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As the victim of a federal fraud crime, you may suffer financial and emotional harm and even medical problems relating to your victimization. And you are not alone. As many as 24 million people in the United States are victims of fraud crimes each year, according to a 1994 Department of Justice research report, and undoubtedly those numbers have risen since.

What is fraud?
Fraud occurs when a person or business intentionally deceives another with promises of goods, services, or financial benefits that do not exist, were never intended to be provided, or were misrepresented. Typically, victims give money but never recieve what they paid for.

Who are the victims of fraud?
Virtually anyone can fall prey to fraudulent crimes. Con artists do not pass over anyone due to such factors as a person's age, finances, educational level, gender, race, culture, disability, or geographic location. And they do not target certain groups based on those factors.

Why are fraud crimes unreported?
Although fraud victims are not alone, they often suffer their losses alone and in silence. Shame, guilt, embarrassment, and disbelief are among the reasons that only an estimated 15 percent of the nation's fraud victims report their situation to law enforcement. Other reasons include victims' doubt about their own judgment, a sense of betrayal, and fears about how their family members, friends, and business associates will react. Some victims feel that their losses are not large enough to report, do not want to get involved, think law enforcement agencies will not take the crime seriously, or think nothing will result from reporting the crime. Many victims feel thay have only themselves to blame. In reality, calculating, skilled perpetrators are to blame for these criminal acts.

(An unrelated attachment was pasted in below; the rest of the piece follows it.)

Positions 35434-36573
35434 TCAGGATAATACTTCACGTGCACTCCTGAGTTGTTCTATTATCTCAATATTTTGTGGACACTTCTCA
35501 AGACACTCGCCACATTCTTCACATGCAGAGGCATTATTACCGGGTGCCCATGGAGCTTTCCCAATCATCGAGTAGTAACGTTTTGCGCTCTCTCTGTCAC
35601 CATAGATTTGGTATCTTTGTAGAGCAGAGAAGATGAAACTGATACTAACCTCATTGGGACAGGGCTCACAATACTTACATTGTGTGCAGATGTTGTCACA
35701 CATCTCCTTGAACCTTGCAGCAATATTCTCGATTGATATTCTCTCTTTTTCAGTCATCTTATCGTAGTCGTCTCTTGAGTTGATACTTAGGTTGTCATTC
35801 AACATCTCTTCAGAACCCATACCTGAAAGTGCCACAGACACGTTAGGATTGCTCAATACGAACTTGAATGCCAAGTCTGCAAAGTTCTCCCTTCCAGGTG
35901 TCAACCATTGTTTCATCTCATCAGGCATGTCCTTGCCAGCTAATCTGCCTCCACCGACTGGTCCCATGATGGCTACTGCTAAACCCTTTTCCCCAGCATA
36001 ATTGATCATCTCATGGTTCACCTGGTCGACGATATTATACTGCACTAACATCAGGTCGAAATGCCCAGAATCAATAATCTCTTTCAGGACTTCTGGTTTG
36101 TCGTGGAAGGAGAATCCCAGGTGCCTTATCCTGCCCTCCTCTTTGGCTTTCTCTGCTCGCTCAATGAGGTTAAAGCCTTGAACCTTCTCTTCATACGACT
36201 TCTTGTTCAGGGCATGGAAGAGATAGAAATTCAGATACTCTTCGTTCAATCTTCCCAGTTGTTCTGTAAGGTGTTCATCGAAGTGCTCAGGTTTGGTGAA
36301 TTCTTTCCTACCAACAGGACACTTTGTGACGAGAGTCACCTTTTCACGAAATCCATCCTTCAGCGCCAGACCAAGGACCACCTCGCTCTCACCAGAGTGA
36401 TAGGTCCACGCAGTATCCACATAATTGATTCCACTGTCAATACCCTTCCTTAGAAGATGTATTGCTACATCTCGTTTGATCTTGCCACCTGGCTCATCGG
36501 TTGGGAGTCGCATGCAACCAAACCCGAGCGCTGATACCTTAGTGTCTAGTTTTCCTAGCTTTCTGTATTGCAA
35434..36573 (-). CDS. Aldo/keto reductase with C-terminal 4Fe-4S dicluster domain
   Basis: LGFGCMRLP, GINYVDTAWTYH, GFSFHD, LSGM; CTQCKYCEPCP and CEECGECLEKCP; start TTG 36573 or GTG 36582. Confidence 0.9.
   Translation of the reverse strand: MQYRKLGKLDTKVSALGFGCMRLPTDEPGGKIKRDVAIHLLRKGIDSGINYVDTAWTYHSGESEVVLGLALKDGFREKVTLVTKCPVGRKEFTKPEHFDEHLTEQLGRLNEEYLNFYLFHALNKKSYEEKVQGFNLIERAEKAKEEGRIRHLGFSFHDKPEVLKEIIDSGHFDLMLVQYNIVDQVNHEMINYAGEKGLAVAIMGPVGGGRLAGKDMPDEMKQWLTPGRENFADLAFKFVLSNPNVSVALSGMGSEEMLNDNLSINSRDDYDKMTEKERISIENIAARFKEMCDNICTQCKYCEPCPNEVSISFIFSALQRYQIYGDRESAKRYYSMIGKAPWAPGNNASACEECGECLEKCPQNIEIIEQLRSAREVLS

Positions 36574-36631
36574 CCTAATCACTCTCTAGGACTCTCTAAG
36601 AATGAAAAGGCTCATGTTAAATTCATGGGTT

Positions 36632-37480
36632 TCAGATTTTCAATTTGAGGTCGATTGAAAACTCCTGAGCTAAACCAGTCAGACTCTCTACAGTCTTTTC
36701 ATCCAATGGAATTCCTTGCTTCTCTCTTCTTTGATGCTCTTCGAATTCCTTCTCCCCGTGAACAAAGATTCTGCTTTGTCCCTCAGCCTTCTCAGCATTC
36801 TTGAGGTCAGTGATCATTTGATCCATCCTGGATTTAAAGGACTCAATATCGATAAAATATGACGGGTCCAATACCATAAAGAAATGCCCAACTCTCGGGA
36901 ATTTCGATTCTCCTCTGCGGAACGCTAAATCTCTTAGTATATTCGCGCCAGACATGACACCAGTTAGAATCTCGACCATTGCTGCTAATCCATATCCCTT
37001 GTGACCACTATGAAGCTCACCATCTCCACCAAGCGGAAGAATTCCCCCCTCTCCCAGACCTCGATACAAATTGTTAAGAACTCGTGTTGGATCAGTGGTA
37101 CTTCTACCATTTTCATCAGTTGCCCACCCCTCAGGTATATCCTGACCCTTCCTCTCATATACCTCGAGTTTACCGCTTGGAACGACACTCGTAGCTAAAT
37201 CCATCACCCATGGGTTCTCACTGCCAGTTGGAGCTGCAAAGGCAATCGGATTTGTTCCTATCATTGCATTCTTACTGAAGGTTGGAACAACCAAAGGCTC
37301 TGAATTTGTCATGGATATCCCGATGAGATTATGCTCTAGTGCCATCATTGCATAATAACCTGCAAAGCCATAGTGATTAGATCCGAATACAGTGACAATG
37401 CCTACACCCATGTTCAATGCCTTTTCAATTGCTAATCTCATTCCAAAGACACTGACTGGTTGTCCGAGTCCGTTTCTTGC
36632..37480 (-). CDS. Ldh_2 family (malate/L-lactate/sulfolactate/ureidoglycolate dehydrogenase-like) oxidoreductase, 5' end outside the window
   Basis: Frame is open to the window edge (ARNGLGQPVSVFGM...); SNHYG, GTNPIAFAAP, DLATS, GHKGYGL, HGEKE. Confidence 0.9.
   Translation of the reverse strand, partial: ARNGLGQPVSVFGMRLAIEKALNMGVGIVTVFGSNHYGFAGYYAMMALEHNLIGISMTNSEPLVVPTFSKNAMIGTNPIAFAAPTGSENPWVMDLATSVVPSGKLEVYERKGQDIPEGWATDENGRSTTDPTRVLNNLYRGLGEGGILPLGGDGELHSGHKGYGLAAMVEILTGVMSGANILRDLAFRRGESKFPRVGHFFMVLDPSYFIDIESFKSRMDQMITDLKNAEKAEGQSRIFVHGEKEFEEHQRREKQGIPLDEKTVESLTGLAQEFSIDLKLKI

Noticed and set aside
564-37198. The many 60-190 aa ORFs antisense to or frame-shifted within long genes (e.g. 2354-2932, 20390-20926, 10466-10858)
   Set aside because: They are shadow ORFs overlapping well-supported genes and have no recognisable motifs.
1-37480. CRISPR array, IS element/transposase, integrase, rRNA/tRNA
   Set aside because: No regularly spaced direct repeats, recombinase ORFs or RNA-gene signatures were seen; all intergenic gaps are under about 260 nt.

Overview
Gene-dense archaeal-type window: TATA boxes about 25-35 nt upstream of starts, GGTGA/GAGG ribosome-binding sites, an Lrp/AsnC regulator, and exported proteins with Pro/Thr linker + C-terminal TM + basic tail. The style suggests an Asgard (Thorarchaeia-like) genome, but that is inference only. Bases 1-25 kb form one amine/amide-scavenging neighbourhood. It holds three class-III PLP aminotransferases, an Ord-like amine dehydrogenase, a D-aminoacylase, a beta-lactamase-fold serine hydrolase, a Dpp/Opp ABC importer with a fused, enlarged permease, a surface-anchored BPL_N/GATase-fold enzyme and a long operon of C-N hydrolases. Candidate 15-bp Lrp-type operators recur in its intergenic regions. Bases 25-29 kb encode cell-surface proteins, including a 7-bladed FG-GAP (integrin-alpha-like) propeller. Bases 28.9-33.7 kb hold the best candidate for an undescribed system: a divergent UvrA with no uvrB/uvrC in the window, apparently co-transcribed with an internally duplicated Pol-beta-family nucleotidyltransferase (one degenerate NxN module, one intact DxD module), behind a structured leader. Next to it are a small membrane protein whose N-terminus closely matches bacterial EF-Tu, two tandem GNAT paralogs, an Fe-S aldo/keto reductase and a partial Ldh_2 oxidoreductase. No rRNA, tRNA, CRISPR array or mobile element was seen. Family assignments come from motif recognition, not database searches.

Who commits fraud crimes?
Like their victims, fraud criminals vary educationally, socially, geographically, and financially. The image of fly-by-night con artists depicted by the media does not describe most fraud criminals. Most con artists make a career out of their criminal activities. Some even join professional organizations to legitimize their schemes and project a respectable front.

What makes your case a federal matter?
Fraud crimes can be prosecuted at either the state or the federal level, depending on a number of factors:
  • Type of fraud scheme or amount of money stolen
  • Laws violated (federal, state or both)
  • Method of operation
  • Use of public services (such as U.S. Postal Services, telecommunications systems, and Medicare) that fall under federal or state regulation and authority.
  • Location of the crime (within a state or across state or national borders)
What are some common types of fraud?
The weapon of choice for fraud criminals is not a gun or a knife. Rather it is most often a telephone, letter, email, website, glossy publication, or brochure offering free vacations, merchandise, investment opportunities, or services. Not all frauds involve the direct selling of goods to consumers. Some frauds target institutions or businesses.  Some examples of federal fraud crimes are:
  • Telemarketing fraud (telephone solicitation for false goods or services)
  • Mail fraud
  • Health care and insurance fraud
  • Pension and trust fund fraud